Evaluation of Child Care Subsidy Strategies: Implementation of Three Language and Literacy Interventions in Project Upgrade

Published: June 15, 2010
Topics:
Child Care
Projects:
Evaluation of Child Care Subsidy Strategies, 2001-2010 | Learn more about this project
Types:
Reports
Tags:
Implementation of Three Language and Literacy Interventions in Project Upgrade

This report describes the design and implementation of the three interventions tested in Project Upgrade, one of four experiments conducted as part of the Evaluation of Child Care Subsidy Strategies. The evaluation was a multi-site, multi-year effort to determine whether and how different child care subsidy policies and procedures and quality improvement efforts help low-income parents obtain and hold onto jobs and improve outcomes for children. Study staff worked with states and communities across the country to identify significant issues and develop hypotheses about the use of child care subsidy funds that could be rigorously tested in a series of experiments. A guiding principle of the study was that state (or community) interests and preferences should play a large role in the choice of research topics and strategies.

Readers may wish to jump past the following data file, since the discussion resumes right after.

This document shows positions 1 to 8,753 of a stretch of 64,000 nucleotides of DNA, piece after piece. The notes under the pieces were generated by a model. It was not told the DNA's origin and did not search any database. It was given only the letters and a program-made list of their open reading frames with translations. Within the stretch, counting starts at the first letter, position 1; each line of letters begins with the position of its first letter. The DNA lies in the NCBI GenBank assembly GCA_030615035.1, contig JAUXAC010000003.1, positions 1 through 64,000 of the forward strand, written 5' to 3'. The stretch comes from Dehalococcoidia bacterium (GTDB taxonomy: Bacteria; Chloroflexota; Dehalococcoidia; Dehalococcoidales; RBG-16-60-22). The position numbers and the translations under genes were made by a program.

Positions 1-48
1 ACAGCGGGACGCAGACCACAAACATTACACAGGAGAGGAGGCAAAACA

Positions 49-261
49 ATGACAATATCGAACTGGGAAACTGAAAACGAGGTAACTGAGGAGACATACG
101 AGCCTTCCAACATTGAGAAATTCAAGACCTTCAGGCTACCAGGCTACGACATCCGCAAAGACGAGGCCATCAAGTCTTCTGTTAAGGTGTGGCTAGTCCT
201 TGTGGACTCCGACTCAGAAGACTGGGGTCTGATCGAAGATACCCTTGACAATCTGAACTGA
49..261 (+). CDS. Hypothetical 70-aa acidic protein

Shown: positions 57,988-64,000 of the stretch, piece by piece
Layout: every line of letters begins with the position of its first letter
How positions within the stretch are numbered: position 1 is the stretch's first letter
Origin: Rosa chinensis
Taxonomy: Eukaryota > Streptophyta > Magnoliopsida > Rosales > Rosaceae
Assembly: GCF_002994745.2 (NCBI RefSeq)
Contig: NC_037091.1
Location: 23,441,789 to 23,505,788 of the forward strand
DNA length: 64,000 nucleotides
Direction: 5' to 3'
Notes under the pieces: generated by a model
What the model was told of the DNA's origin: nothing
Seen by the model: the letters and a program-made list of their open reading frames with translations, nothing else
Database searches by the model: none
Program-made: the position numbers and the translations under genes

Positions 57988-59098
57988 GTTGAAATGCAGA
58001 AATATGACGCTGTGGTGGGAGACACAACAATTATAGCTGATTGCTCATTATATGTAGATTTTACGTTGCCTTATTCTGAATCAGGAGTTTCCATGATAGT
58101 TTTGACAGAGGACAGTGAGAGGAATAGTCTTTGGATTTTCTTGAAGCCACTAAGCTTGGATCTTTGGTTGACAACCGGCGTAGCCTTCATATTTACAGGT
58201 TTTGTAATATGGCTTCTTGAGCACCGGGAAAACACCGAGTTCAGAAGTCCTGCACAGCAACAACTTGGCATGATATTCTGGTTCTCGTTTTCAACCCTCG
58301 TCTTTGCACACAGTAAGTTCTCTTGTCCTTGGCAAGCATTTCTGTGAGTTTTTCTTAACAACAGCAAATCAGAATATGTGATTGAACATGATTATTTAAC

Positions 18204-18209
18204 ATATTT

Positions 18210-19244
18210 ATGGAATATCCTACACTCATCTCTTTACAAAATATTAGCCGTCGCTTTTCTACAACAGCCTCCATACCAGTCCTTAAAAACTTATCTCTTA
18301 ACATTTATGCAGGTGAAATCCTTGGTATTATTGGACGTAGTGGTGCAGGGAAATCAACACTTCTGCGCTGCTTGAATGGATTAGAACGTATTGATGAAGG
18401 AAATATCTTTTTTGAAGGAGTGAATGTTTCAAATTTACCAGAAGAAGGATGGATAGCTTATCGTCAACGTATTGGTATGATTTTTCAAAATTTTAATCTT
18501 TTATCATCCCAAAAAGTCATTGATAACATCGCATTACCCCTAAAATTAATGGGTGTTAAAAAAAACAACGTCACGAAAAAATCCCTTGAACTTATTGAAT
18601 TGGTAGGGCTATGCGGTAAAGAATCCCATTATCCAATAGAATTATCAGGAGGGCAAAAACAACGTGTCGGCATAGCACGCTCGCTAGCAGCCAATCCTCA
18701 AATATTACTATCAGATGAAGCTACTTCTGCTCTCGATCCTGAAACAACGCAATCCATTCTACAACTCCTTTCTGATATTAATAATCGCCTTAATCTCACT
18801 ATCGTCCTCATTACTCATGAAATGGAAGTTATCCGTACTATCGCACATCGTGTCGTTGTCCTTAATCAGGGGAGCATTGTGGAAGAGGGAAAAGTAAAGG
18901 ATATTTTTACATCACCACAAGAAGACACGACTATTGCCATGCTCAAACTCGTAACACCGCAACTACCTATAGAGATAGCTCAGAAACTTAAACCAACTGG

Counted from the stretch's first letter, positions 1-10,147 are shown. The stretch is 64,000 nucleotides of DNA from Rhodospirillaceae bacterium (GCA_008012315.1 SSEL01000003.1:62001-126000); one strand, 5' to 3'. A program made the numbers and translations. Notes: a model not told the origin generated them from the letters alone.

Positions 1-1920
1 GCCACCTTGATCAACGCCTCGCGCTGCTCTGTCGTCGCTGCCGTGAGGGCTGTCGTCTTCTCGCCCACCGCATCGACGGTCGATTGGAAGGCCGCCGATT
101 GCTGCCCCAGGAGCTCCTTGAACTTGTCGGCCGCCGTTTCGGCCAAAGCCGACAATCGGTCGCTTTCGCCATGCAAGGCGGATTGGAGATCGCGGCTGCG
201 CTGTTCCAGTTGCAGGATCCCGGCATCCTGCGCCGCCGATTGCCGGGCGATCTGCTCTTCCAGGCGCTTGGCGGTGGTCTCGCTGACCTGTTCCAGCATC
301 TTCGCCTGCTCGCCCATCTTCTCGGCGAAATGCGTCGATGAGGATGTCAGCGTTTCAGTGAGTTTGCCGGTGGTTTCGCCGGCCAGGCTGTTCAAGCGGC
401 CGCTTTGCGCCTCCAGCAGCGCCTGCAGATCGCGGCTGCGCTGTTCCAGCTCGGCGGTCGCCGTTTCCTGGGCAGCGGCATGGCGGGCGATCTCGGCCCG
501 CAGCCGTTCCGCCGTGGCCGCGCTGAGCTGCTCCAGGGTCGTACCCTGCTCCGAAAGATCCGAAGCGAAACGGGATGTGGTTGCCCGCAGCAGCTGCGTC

The funds that flow to states through the Child Care and Development Fund (CCDF), administered at the federal level by the Child Care Bureau, have two purposes. The major portion of the funds provides subsidies for child care for children of low-income working parents whose eligibility is determined by states within broad federal guidelines. States must use at least four percent of CCDF funding, with the addition of state matching funds, to improve the quality of child care for all children. It was the expressed intention of the Child Care Bureau that the study generate a set of experiments that examined aspects of the use of both types of funds.

While some states expressed interest in testing some alternative policies governing the use of direct service dollars, many more were concerned about the effectiveness of their current use of funds intended to improve child care quality. Ultimately, study staff working closely with state and local staff, implemented four experiments, two that tested alternative subsidy policies and two that tested approaches to the use of quality set-aside funds. Project Upgrade in Miami-Dade County fell into the latter group of experiments. The study was a test of three different language and literacy interventions, implemented in child care centers in Miami-Dade County that served low-income families, most of whom received a subsidy for child care. Two of the three interventions had significant impacts on children’s language and pre-literacy skills.